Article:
Ticket #548 (closed RFC: invalid)

Opened 6 years ago

Last modified 4 years ago

Error handling in socket system

Reported by: whiteknight Owned by:
Priority: normal Milestone:
Component: core Version:
Severity: medium Keywords: socket
Cc: Language:
Patch status: Platform: all

Description

Browsing through the socket system, I see a few places where error conditions don't seem to be handled in a way consistent with the rest of Parrot. Some examples:

src/io/socket_win32.c:get_sockaddr_in(). there are a few "XXX" comments here about poor error handling, and a bare fprintf(stderr, ...) call that should probably be replaced with a Parrot_warn() or a thrown exception.

Same thing in src/io/socket_unit.c:get_sockaddr_in().

Various platform-specific functions are returning platform-specific error codes, as is evidenced in places like src/io/socket_api.c:Parrot_io_socket_is_closed(). We should have a more unified way to say whether a function has succeeded or failed without using a large ugly #ifdef/#endif chain

Change History

Changed 6 years ago by Infinoid

Some of the issues you've raised are not specific to sockets, but affect the whole I/O subsystem.

That #ifdef/#endif chain isn't checking whether a function succeeded per se, it's checking whether the os_handle is still at its default value. See a similar ifdef/endif chain in Filehandle.init(), where those default values were assigned.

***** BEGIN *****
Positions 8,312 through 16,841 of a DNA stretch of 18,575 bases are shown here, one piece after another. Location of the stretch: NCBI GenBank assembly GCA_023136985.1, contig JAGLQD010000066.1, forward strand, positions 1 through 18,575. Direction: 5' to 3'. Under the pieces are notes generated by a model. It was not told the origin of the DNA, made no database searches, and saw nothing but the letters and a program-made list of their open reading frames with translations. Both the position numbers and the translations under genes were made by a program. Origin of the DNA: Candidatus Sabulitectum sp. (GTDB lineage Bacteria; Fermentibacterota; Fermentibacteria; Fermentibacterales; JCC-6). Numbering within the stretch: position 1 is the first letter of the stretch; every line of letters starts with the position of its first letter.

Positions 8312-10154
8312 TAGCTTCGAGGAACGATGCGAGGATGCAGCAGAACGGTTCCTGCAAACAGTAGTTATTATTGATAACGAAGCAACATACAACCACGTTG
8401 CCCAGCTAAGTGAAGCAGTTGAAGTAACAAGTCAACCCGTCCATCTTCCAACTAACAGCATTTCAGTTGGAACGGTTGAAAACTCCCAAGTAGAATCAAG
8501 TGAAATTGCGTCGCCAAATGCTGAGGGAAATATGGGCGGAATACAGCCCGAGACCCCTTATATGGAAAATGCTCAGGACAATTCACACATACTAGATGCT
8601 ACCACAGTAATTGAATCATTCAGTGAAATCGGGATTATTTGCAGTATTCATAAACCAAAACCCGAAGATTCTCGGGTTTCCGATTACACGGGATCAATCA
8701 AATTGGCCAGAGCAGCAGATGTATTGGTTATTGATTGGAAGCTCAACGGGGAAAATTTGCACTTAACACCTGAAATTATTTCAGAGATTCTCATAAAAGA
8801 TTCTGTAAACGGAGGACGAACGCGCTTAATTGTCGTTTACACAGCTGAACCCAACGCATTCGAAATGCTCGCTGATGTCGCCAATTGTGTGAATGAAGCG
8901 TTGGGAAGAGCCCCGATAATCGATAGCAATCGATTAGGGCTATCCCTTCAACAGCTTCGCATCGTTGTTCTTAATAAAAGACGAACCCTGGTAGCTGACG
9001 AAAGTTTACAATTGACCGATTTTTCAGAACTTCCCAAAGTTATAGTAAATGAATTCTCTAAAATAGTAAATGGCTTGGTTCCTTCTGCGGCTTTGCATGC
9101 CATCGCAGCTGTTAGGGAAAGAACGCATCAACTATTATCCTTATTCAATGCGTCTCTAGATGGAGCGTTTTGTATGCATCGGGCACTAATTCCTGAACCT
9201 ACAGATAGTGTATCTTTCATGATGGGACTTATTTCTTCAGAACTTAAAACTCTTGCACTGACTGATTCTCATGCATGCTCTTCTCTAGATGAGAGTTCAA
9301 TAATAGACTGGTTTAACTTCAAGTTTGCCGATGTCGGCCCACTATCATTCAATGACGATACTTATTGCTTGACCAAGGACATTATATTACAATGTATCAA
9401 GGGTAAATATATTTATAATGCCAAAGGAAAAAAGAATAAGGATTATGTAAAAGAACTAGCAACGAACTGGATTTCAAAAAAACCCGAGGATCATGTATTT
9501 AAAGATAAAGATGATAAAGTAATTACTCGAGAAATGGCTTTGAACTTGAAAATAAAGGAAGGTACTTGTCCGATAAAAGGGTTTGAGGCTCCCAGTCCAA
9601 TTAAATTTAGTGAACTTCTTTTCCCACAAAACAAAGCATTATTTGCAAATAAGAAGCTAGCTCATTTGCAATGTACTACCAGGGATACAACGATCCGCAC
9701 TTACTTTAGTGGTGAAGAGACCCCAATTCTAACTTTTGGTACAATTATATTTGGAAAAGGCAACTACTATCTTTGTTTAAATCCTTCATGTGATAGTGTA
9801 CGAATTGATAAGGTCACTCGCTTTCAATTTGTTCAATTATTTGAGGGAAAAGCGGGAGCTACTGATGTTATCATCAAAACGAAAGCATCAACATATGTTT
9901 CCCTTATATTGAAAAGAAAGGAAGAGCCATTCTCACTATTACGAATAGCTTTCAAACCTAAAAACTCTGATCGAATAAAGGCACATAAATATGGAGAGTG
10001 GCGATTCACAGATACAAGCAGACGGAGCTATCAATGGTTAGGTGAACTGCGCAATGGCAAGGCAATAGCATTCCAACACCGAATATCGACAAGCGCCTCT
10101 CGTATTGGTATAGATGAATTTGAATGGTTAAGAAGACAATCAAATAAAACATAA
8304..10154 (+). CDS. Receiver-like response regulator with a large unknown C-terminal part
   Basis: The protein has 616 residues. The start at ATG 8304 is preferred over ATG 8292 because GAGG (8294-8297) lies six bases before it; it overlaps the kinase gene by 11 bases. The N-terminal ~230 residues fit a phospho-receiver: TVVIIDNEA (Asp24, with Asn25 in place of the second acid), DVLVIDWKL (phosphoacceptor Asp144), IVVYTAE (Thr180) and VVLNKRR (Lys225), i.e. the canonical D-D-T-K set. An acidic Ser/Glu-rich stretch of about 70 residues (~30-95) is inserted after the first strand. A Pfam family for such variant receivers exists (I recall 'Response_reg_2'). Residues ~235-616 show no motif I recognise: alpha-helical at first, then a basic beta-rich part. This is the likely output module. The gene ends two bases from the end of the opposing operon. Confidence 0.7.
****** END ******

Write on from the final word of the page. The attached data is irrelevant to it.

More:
It seems to me there are some elements of the sockets API which don't need to be socket-specific at all. In this case, Parrot_io_socket_is_closed could just call PIO_IS_CLOSED. But if you look at how the latter is implemented, it calls one of [Parrot_io_is_closed_unix, Parrot_io_is_closed_win32, Parrot_io_is_closed_portable], each of which has one if() statement. This is equally as bad as the ifdef/endif chain in my opinion, and even more spread out. Do you have any suggestions on what the "right" way to do this is?

How about a #define indicating what an invalid handle is for the current platform (called "PARROT_INVALID_HANDLE_VALUE" perhaps), and a simple equality test against that?

Changed 4 years ago by whiteknight

  • status changed from new to closed
  • resolution set to invalid

This RFC hasn't attracted any attention in 20 months, and I think a different ticket would be better at addressing some of the issues touched upon here. Closing ticket.

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